Developing countries face twin threats from technology and protectionism
BY SHOTARO TAN
TOKYO — Sophisticated automation technology, such as robotics, could spell disaster for the world economy, Indonesian Vice President Jusuf Kalla said at a forum in Tokyo on Monday.
“If advanced economies decide to use robots and automation technology extensively in their industries, it could be the worst ‘tragedy of the common[s]’ in human history,” Kalla told the 23rd International Conference on The Future of Asia, saying that automation risks destroying the connection between production and income.
The tragedy of commons is an economic theory whereby each individual exploits a resource to the maximum extent, to the detriment of society as a whole.
“In medium term, robots and automation technology might increase company profit,” Kalla said. “However, it creates serious disconnect between production and income. It would increase economic inequality and create [a] supply and demand imbalance, since robots increase production but not demand.”
Asia is particularly susceptible to this problem, with manufacturing making up a large share of economic activity in the region.
“The famous law that says: ‘Supply will create its own demand’ will no longer [be] valid. The economy would stop growing,” Kalla added, saying automation should be limited to certain types of jobs.
He called on advanced economies, where many companies are seeking to take advantage of these technologies, to devise a more inclusive type of globalization. “Currently billion[s] of people are lock[ed] out of globalization, a large portion of them are in Asia,” Kalla said. “Advance[d] countries need to involve poor nations in the global supply chain by investing in the countries and employing their people.”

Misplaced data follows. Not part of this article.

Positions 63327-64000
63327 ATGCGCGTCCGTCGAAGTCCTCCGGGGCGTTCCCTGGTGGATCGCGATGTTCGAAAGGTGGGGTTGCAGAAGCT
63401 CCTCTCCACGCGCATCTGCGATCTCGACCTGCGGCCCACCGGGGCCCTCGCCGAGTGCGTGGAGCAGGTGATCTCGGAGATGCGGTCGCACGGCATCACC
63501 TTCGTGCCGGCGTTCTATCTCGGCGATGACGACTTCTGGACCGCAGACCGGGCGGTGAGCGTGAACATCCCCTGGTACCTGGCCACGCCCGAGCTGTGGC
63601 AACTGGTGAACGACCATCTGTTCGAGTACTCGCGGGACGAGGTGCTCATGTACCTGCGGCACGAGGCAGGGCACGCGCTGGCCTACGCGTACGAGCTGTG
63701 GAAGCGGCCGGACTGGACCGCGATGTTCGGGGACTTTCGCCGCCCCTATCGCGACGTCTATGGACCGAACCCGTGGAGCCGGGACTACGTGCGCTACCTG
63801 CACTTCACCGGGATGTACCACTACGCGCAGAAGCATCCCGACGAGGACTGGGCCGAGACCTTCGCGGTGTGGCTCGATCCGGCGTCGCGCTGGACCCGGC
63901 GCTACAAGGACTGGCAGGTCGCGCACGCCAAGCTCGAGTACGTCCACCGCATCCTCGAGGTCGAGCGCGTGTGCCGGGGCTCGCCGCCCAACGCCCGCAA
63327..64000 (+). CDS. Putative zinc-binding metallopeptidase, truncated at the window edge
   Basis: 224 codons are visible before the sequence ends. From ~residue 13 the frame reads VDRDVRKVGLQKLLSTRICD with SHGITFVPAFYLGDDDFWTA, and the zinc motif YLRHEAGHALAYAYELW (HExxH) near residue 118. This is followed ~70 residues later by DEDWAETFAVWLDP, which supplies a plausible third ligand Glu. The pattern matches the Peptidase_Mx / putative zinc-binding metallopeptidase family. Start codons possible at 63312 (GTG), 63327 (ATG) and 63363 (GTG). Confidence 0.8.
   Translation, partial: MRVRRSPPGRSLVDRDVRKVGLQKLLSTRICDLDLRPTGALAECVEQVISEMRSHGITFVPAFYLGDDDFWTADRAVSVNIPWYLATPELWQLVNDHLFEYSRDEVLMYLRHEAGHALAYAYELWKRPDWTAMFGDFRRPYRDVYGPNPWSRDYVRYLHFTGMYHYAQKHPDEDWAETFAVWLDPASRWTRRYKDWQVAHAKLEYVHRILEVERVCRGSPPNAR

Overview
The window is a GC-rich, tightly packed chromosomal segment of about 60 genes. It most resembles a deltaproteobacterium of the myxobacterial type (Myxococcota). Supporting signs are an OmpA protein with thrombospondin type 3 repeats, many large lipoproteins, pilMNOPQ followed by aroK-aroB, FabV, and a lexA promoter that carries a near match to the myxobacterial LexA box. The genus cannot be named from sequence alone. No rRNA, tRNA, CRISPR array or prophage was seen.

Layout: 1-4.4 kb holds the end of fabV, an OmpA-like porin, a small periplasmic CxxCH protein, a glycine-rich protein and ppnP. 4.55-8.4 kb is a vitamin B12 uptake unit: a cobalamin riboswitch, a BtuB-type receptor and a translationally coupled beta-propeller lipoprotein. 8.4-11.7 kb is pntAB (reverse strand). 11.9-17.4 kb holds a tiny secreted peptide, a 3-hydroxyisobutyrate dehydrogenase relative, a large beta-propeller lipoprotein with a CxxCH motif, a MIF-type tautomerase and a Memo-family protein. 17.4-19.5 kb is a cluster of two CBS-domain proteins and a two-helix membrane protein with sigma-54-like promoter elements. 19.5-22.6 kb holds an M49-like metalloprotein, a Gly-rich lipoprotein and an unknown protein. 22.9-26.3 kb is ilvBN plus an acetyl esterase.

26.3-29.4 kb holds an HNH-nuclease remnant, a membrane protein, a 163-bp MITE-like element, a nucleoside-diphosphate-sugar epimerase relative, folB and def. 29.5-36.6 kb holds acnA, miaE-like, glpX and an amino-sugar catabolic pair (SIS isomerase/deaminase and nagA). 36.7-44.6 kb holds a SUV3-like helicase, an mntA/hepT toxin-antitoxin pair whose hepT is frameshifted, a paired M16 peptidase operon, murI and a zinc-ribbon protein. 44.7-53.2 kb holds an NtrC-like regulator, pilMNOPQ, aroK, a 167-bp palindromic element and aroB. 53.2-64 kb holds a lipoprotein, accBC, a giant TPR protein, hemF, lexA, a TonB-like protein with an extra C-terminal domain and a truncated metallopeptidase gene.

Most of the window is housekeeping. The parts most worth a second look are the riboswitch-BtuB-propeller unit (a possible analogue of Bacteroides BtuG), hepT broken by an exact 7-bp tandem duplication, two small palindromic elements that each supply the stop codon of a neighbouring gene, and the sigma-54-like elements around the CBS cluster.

Kalla also said that international trade, “as the main feature of globalization, is in limbo,” expressing concern about an increasingly inward-looking world.
In an interview with the Nikkei Asian Review on the sidelines of the conference, the Indonesian vice president expressed support for the Regional Comprehensive Economic Partnership, a multilateral trade framework that involves China, India, South Korea, Australia, New Zealand, Japan and the 10 members of the Association of Southeast Asian Nations. Kalla pointed out that RECEP was an ASEAN-led initiative.
However, Kalla said Indonesia has lost enthusiasm for another regional trade deal, the Trans-Pacific Partnership, due to the U.S. withdrawal from the pact. “Without the U.S., we feel that the benefits on the trade front for Indonesia aren’t that big, and we have lost interest.”